Dutch biologist Tjalle Boorsma always thought his career would lead him to the tropical rainforests of the world.
His love for these ecosystems began at the age of eight, when he gazed in wonder at hornbills and orangutans on a family adventure through Indonesia. But after graduating with a master’s degree in Forest and Nature Conservation, it was the savannahs of northern Bolivia that came calling for Tjalle – and he hasn’t left since.
Today Tjalle serves as the Conservation Program Director for World Land Trust (WLT)’s partner in Bolivia, Asociación Armonía, supervising conservation actions throughout the country. We’ve long known how integral he is to Armonía’s good work, so we were overjoyed to learn of his recent Future For Nature (FFN) Award!
The FFN Foundation supports young, talented and ambitious conservationists who are doing inspirational work across the world. In his video presentation (see above) to FFN, Tjalle speaks about his award-winning efforts to protect the critically endangered Blue-throated Macaw, a species of parrot whose range is restricted to a small area of northern Bolivia. You can also watch the livestream of the virtual FFN award ceremony here.
With just 450 individuals left in the wild, the Blue-throated Macaw is under serious threat of extinction, which makes the conservation work done by Tjalle and the rest of the Asociación Armonía team all the more vital. Intelligent and gregarious, these brightly hued birds make their home in the Beni Savanna; some 32,000,000 acres (or 50,000 square miles) of grasslands and palm-forested islands in remote northern Bolivia.
Just a few years ago, the Spix’s macaw – star of the 2011 animated film Rio – was declared extinct in the wild following centuries of habitat destruction and predation by invasive species. To ensure the Blue-throated Macaw does not meet a similar fate, Asociación Armonía’s hard-working staff created in 2008 a Nature Reserve – 27,000-acre Barba Azul or ‘blue beard’ in Spanish – which they named after the moniker applied to macaws in Bolivia, where they hold national heritage status.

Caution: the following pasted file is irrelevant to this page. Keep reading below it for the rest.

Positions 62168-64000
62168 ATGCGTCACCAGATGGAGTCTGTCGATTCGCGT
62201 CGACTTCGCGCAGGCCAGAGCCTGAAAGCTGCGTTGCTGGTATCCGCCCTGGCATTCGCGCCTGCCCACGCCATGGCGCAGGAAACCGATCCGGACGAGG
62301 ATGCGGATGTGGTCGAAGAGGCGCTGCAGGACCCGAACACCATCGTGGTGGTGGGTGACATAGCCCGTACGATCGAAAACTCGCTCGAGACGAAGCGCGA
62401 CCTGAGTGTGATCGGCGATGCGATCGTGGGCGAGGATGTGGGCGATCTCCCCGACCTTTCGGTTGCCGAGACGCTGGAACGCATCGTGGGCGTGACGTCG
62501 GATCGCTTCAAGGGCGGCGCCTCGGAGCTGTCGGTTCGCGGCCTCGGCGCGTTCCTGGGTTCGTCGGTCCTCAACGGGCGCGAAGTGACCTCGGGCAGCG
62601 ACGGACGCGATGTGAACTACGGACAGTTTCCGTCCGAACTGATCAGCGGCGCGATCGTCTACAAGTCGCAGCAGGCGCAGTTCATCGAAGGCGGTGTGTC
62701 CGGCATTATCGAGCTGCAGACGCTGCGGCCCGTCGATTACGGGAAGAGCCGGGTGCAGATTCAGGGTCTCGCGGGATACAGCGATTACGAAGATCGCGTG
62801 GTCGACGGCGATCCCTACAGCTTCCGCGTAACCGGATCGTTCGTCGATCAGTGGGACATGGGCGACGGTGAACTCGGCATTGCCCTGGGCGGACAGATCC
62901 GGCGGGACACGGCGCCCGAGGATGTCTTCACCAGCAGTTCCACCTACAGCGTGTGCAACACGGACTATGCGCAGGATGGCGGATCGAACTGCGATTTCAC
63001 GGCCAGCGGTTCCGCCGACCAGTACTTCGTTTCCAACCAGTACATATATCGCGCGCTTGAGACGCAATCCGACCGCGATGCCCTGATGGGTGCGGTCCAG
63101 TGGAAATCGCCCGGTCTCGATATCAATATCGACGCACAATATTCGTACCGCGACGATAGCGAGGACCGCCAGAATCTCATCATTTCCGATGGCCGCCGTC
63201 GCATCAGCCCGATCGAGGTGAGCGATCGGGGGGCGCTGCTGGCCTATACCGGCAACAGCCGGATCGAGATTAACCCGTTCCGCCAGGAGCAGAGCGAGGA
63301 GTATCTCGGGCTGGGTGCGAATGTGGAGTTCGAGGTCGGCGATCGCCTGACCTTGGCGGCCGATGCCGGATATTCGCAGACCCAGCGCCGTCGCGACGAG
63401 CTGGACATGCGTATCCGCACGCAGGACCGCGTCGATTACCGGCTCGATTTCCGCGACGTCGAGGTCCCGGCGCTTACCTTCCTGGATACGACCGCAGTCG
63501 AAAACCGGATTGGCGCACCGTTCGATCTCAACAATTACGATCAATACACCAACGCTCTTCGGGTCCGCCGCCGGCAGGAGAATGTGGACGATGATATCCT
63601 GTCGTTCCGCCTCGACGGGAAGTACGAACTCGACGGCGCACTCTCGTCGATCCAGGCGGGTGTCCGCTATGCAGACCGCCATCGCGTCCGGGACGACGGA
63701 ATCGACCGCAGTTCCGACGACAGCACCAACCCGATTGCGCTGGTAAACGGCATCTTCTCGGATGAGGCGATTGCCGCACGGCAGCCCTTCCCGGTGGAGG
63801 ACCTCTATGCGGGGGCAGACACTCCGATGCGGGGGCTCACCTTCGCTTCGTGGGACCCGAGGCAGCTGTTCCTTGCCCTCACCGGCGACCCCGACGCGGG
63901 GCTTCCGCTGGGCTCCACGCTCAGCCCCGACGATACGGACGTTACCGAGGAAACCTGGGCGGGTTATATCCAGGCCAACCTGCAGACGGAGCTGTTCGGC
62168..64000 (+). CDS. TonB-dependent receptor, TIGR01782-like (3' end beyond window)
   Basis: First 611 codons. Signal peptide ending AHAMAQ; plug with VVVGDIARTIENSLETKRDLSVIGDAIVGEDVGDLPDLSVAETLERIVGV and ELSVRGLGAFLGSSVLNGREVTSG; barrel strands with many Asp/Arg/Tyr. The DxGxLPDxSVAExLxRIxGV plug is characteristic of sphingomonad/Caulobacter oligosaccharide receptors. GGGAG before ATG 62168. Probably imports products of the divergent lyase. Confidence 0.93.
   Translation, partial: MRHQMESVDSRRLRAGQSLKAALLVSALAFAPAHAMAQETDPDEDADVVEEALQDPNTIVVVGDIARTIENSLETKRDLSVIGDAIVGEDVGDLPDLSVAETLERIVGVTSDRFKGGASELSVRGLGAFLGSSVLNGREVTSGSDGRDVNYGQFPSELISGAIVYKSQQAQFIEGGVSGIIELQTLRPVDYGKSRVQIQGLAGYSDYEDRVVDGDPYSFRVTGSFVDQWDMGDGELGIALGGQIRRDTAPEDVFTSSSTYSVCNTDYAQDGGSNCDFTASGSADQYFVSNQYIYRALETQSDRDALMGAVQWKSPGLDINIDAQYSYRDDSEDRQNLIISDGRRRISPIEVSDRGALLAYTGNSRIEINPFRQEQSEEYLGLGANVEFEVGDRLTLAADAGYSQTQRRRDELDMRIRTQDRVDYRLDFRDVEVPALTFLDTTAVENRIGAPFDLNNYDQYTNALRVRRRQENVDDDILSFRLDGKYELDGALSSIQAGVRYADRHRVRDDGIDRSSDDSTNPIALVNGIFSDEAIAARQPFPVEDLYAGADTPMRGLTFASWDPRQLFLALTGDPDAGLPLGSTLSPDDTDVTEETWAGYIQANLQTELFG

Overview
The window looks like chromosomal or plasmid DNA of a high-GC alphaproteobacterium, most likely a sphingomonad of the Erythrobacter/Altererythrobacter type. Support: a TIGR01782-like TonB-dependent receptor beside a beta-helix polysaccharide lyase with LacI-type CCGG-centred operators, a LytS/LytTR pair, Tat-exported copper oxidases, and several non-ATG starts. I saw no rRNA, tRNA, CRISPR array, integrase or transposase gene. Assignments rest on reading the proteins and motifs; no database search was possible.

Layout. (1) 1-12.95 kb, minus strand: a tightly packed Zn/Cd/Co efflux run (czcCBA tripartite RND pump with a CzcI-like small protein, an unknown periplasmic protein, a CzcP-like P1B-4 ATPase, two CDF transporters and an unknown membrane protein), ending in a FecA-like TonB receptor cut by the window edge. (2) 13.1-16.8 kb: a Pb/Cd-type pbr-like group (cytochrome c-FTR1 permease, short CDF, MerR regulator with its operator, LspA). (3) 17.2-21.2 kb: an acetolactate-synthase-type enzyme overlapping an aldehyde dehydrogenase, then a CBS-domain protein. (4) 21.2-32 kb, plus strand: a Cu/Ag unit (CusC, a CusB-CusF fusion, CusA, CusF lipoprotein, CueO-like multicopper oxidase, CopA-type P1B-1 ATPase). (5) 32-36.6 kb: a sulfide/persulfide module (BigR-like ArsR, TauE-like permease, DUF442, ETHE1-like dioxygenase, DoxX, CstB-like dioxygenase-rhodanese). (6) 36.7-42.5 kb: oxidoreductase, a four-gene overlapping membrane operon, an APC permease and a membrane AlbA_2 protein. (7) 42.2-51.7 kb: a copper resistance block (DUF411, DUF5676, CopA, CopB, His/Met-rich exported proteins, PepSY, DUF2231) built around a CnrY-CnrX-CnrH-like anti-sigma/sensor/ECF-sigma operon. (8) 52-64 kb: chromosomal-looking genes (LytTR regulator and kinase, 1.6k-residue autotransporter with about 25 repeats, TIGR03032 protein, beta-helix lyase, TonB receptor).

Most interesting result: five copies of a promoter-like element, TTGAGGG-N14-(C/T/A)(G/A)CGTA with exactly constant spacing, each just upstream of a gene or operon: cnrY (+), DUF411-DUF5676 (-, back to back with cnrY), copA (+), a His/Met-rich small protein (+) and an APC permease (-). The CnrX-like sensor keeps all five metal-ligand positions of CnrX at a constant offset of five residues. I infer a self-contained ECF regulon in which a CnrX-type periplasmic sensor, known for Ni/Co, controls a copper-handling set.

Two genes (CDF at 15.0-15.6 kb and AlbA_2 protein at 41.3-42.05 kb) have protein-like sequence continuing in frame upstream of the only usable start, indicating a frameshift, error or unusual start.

Water tanks and quadbikes to keep fire away from macaw haven
In the Beni Savanna, the risk of fires is ever present in the dry-season months of July through to October – which is where the Armonía rangers come in.
This year, 13.5km of firebreaks along the borders of the Laney Rickman Reserve have been maintained, cleaned and patrolled by César Flores, who watches from horseback for any sign of flames. Also managed by Asociación Armonía, this reserve provides the most important known nesting area for the Blue-throated Macaw.
On 12 September 2020, a fire that began on a neighbouring ranch was successfully repelled by these firebreaks, with César and his son, César Jr., monitoring the situation at all times. Just five days prior, fire also struck the Barba Azul Reserve, this time due to a lightning strike. The 24.4km of firebreaks here helped to stop the fire spreading, which otherwise would have burned through the Blue-throated Macaw’s most important feeding grounds.
This year, Asociación Armonía have also invested in important firefighting equipment for their field staff, including a trailer with a 1,000L tank, water pump and spray mechanism. This trailer can be attached to the back of a quadbike and driven to all corners of the reserve. Also on the shopping list were fire beaters, protective clothing, drip torches (used in controlled burns) and leaf blowers (used for directing and suffocating fires). All of this equipment can be used to control and quickly manage fires – extremely important in the tall grass savanna of Beni.
Tjalle hopes to use the €50,000 prize money from his FFN Award to further protect and improve Blue-throated Macaw habitat. He also aims to develop a large-scale sustainable ranching programme in concert with local communities.
The recent fire management work at the reserves of Barba Azul and Laney Rickman was supported with funds from our Action Fund, which allows WLT to react quickly and bring conservation action to vulnerable reserves. Though funds are always needed, this year they matter more than ever as rangers combat the double pincer of climate-driven wildfires and restrictions due to the COVID-19 pandemic.